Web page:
Vatican City: When the world population hits seven billion, one may wonder if it’s time governments stepped up promoting better family planning. Then again, when has DINK (“double income, no kids”) become a universal paradigm among young middle class couples?
Pope Francis (above) entered the propagation conversation, telling the congregation in St Peter’s Square on Wednesday (11 February) that the decision not to have children is “selfish”.
The Pontiff then explained, a society that views children as a burden is a “depressed society”. According to the Guardian, the Pope said: “Life rejuvenates and acquires energy when it multiplies: It is enriched, not impoverished!”
Agree with him or not, Pope Francis knows how to make a statement.
Here’s a report that delves into the Pope’s reforming ways:
United States: War again? In his State of the Union address, President Obama boasted about bringing the Joe’s and Jane’s back from Iraq and Afghanistan after a mission accomplished. But in a bare three weeks, the President was again asking Congress for almost unfettered but time-limited power to fight the Islamic State (ISIS). He explained that he needed the flexibility for “unseen circumstances.”
The White House presented a draft resolution to Congress on Wednesday seeking authorization for the use of military force (AUMF) against ISIS for three years.
While both Republicans and Democrats are worried that the carte blanche approval being sought would give the government unrestrained military authority, the President has been quick to soothe skeptics that he is not starting a prolonged military conflict, and that AUMF is not an authorization to launch a ground war.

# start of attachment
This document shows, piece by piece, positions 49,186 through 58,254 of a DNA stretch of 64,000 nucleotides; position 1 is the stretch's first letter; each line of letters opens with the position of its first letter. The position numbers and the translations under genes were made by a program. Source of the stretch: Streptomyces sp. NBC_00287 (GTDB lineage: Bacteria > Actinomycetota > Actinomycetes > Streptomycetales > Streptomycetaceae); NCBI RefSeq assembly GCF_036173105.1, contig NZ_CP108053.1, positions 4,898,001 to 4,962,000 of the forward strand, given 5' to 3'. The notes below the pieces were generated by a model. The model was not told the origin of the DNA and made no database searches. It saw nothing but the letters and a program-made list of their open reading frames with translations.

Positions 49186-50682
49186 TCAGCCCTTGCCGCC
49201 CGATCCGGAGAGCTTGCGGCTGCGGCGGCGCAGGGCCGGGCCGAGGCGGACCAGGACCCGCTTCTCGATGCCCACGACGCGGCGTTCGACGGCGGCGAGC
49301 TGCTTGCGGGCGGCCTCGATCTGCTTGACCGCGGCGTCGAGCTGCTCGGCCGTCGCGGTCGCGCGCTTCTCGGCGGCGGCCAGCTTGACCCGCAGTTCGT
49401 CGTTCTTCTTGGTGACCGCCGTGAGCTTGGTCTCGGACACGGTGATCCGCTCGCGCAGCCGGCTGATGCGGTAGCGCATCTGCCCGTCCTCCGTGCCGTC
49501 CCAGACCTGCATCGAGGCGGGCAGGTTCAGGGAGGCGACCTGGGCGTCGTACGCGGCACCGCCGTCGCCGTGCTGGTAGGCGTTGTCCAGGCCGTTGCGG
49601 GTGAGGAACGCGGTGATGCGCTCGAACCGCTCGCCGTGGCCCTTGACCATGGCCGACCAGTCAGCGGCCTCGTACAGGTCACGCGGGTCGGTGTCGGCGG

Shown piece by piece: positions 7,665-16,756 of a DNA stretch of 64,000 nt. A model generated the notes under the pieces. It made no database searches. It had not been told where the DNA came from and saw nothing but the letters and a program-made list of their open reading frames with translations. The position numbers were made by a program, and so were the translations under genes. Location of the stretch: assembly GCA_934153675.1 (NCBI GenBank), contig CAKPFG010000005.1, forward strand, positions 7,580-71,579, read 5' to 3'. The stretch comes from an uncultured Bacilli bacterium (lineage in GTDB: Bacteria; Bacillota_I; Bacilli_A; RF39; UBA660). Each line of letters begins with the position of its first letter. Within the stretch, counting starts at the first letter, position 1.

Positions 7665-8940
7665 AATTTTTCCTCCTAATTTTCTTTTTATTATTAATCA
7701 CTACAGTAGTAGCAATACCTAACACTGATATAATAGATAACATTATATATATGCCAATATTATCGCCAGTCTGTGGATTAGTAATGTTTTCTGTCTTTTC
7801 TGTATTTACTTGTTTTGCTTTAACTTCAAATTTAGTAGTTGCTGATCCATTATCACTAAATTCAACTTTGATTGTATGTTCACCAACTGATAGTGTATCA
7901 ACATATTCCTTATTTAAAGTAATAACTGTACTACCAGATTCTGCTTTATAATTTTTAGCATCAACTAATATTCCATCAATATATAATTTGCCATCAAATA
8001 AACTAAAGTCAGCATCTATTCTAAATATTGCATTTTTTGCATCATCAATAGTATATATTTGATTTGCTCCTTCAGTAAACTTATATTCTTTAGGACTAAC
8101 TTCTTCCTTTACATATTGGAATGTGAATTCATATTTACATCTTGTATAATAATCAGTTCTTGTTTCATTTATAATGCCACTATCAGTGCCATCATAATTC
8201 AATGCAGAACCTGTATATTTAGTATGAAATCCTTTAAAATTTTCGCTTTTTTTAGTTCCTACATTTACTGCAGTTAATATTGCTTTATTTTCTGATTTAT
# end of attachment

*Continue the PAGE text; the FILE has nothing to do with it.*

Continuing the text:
This anti-ISIS campaign may be a boon to President Obama’s legacy, but the burden of war will inevitably be borne by his successor, in the same way he inherited the Iraq fiasco from President George W. Bush.
Obama spoke this week about strategy and the challenges ahead:
Malaysia: Veteran Malaysia opposition leader Anwar Ibrahim will really have to spend his next five years behind bars, as the court overturned his appeal against a sodomy conviction this past Tuesday (10 February).
The now 66-year-old politician was, for a time, tipped as a prime minister-hopeful until he was accused and convicted of sodomizing his political aide, Saiful Bukhari Azlan, in what is believed to be a highly politically motivated trial in 2008. His guilt was quashed on appeal in 2012.
But the government, dominated by the United Malays National Organization, Anwar’s political adversary, appealed against the acquittal, and the court budged and sentenced Anwar to five years’ imprisonment. Anwar took the case to the Federal Court, which rejected his appeal on Tuesday.
The verdict practically ends Anwar’s legendary but tumultuous political career, but many are worried that the legal saga leaves the country’s judicial integrity, and the rule of law, at stake.
This past November, the politician spoke at a TedX talk in Washington, where he discussed his case:
Africa: Nigeria’s Independent National Electoral Commission (INEC) has postponed the presidential elections scheduled for this weekend (14 February) to 28 March.
The electoral authority’s head, Attahiru Jega, explained that the postponement was inevitable because the country’s security chiefs were too preoccupied with warding off the insurgency by Boko Haram to be able to guarantee the polls’ safety.
Jega’s explanation was held with suspicion by some, including the country’s former president Olusegun Obasanjo. Their view: incumbent president Goodluck Jonathan was concerned about being unseated by the upcoming contender, Muhammadu Buhari, a former military ruler.
Buhari spoke with CNN’s Christiane Amanpour:
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